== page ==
Tech Talks Are Calls To Action

I wish I were a natural at giving talks. Sadly, I'm not. I had to learn the hard way: by teaching a week long Android class (with 20-30 presentations over the course of a week) with almost no speaking experience.

When I taught the first lecture in that class, I wasn't even sure what the point of speaking was. Brian Hardy and I had written 30 odd chapters of tutorial exercises and slide decks to make it happen, but, not knowing what to put in them or what made them any different from the chapters, I put the exact same stuff in the slides as the chapters.

Why? Because I was told to. I wasn't given the point of what I was doing, but I was given a job, so I went ahead and did the job. And surprise, surprise: it did not go well.

Programming Requires Persuasion

What I didn't know is that, while the tutorials and the talks may have had similar content, they served two completely different purposes. The written tutorials were technical tools for my students to use. The lectures, on the other hand, were there as tools of persuasion. They were there to encourage the students to do the work!

Engineering values logic and reason above all else, because logic and reason determine whether the systems we build will actually work. We engineers see plenty of technology that is long on advocacy, but short on functionality. So it's no surprise that we're often suspicious of persuasion.

All those systems are built on a foundation, though, which was itself built by other engineers to solve a problem, and then shared with us. We're standing on their shoulders. One day you'll wake up and find yourself thinking, "Hmm, to get my next project off the ground I'm going to need other people to stand on my shoulders." Or you'll be awkwardly balanced upon someone's shoulders, working with a different person who's balanced on a different set of shoulders, and you'll ask, "Look, isn't this awkward? Could we maybe stand on the same shoulders?"

Those are problems of persuasion. And if you're using logic to persuade without considering the ethos or pathos dimensions of your message, you might not find yourself understood. You might even look like an ass.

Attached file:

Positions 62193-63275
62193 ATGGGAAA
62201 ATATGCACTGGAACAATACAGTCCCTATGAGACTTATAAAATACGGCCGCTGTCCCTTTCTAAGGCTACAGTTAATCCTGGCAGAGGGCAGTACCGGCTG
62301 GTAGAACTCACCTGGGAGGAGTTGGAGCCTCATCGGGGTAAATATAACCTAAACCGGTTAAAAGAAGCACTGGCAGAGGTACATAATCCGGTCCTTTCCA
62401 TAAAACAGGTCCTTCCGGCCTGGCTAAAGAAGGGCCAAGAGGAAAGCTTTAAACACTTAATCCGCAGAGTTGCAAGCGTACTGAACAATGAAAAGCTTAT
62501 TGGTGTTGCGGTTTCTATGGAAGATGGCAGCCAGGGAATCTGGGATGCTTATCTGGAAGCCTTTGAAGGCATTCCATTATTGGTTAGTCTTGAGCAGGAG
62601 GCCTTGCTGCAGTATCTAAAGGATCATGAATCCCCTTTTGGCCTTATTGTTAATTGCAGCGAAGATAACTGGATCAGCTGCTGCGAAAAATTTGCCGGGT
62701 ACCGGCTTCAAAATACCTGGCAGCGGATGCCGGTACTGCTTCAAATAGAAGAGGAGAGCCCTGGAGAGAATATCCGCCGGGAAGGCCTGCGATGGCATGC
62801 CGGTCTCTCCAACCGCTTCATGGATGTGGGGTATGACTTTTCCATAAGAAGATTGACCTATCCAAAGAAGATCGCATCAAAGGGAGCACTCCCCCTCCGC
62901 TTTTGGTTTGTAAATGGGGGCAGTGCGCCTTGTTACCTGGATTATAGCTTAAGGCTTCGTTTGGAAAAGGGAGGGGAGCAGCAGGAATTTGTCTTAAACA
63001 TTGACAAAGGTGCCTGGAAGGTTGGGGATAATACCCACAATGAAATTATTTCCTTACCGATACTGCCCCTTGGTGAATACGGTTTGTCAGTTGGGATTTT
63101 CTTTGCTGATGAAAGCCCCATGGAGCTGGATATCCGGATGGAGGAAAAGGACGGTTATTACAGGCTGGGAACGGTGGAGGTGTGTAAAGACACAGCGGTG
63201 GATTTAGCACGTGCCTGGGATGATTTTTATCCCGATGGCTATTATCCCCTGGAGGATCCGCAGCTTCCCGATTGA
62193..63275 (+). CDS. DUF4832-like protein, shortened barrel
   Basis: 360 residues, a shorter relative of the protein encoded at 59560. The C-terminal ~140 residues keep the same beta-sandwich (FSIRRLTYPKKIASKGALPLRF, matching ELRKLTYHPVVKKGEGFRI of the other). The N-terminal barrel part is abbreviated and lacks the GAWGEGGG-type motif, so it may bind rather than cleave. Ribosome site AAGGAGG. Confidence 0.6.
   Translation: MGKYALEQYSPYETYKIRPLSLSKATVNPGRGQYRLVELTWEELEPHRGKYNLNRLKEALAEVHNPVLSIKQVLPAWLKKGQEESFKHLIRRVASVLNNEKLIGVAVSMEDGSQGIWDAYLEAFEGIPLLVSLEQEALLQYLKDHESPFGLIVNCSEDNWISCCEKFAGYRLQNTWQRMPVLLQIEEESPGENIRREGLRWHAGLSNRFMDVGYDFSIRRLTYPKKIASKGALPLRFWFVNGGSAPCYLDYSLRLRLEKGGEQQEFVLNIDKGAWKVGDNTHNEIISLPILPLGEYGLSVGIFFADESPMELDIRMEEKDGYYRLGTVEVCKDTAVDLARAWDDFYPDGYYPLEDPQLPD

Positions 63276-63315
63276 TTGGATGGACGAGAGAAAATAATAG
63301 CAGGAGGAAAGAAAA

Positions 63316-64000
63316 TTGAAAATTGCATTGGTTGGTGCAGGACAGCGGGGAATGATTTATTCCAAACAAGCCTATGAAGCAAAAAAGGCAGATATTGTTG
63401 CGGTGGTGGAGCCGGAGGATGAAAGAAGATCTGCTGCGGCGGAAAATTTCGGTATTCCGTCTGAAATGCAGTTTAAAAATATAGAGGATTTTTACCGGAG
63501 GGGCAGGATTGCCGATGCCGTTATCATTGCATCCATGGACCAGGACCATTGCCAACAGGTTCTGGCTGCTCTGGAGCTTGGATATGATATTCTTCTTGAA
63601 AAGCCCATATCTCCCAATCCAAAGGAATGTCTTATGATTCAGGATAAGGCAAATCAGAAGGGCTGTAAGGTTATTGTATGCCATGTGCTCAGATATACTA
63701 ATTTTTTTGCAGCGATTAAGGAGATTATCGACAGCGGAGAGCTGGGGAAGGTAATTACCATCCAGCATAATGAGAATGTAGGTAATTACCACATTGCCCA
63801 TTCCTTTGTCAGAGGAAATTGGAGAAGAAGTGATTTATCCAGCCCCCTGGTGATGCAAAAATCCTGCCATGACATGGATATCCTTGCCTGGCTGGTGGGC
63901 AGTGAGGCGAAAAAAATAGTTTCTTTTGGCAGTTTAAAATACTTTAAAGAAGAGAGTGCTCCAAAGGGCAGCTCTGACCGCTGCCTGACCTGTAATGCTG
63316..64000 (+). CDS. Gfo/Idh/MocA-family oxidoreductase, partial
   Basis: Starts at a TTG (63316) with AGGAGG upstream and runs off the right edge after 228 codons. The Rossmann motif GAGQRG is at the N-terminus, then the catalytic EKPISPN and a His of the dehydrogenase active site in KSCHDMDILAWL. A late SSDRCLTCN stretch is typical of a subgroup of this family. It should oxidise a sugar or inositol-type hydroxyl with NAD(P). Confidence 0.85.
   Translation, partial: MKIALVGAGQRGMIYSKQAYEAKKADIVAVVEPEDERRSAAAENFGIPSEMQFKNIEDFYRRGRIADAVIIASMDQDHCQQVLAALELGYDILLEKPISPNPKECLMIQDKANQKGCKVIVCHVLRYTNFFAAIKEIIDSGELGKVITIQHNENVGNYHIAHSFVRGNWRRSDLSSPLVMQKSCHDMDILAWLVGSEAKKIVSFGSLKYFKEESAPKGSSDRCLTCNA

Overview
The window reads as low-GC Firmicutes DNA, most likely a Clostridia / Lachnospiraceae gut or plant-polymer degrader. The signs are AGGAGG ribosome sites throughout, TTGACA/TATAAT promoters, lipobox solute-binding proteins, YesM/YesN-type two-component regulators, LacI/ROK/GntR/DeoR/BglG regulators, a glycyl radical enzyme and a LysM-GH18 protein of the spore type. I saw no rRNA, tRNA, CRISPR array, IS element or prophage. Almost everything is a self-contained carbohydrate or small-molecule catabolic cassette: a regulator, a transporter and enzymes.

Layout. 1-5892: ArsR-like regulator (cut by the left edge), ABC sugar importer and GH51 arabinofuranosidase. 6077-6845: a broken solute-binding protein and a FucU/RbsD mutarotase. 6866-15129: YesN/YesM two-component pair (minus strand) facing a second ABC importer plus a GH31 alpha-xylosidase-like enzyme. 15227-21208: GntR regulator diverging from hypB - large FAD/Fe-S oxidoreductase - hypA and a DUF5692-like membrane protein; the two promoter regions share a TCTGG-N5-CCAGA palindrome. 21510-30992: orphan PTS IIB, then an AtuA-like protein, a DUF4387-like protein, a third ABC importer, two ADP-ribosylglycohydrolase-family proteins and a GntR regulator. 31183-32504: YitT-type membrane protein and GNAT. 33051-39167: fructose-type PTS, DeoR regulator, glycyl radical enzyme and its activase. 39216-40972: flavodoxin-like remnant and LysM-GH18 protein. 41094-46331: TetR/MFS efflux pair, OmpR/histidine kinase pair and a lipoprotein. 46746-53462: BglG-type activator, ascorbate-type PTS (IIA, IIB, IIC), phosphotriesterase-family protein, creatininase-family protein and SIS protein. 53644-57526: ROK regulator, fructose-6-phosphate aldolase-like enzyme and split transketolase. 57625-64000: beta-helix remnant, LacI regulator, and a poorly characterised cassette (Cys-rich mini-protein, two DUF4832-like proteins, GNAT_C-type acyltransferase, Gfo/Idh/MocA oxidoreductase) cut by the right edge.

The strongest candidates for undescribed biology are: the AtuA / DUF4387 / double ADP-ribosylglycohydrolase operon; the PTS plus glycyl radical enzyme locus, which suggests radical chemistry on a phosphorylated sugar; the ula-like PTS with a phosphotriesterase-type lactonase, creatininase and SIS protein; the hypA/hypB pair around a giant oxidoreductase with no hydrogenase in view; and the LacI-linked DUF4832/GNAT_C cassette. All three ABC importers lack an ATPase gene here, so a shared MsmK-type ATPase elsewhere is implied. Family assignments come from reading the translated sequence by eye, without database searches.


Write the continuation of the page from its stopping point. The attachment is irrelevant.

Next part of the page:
Tech Talks Are Calls To Action

But, like with anything, we have to start by understanding our purpose: what is the point of a tech talk?

Is the point give your career a boost? Or to promote your library? Maybe that's your goal, but I've got some bad news: nobody cares about your career or your library. They care about their own career, and their own code! A good tech talk can help you achieve other goals, but first you have to give a good tech talk.

Is the point to entertain? That's not a bad thing, either. I link to Gary Bernhardt's famous wat talk periodically just because it's fun to watch. But wat would be a completely different thing if it didn't work as a tech talk first.

A tech talk is, first and foremost, a call to action:

How Do You Change Behavior?

That means that the goal of your talk isn't simply to explain how an API works, or to dive into interesting technical problems, or show off how impressive your work is. Your talk must also plant an idea in an audience member's head in such a way that, after they go home and work on their own projects, it will sprout into action. They'll try out that new library, or change their testing practices, write code or tests in a different way, or collaborate on an open source project with you.

Classical rhetoric identifies three aspects of speech that affect the impact it has on an audience:

People Have Their Reasons

Being clear about your intentions can only improve your ability to meet your goals. But ultimately, the outcome is not entirely up to you: everyone you talk to is at liberty to do what they believe is best. So they may not do exactly what you want, even if you do everything right! The lens of rhetoric can help you understand why, though. That won't get everyone on board, but it will help you get more people on board.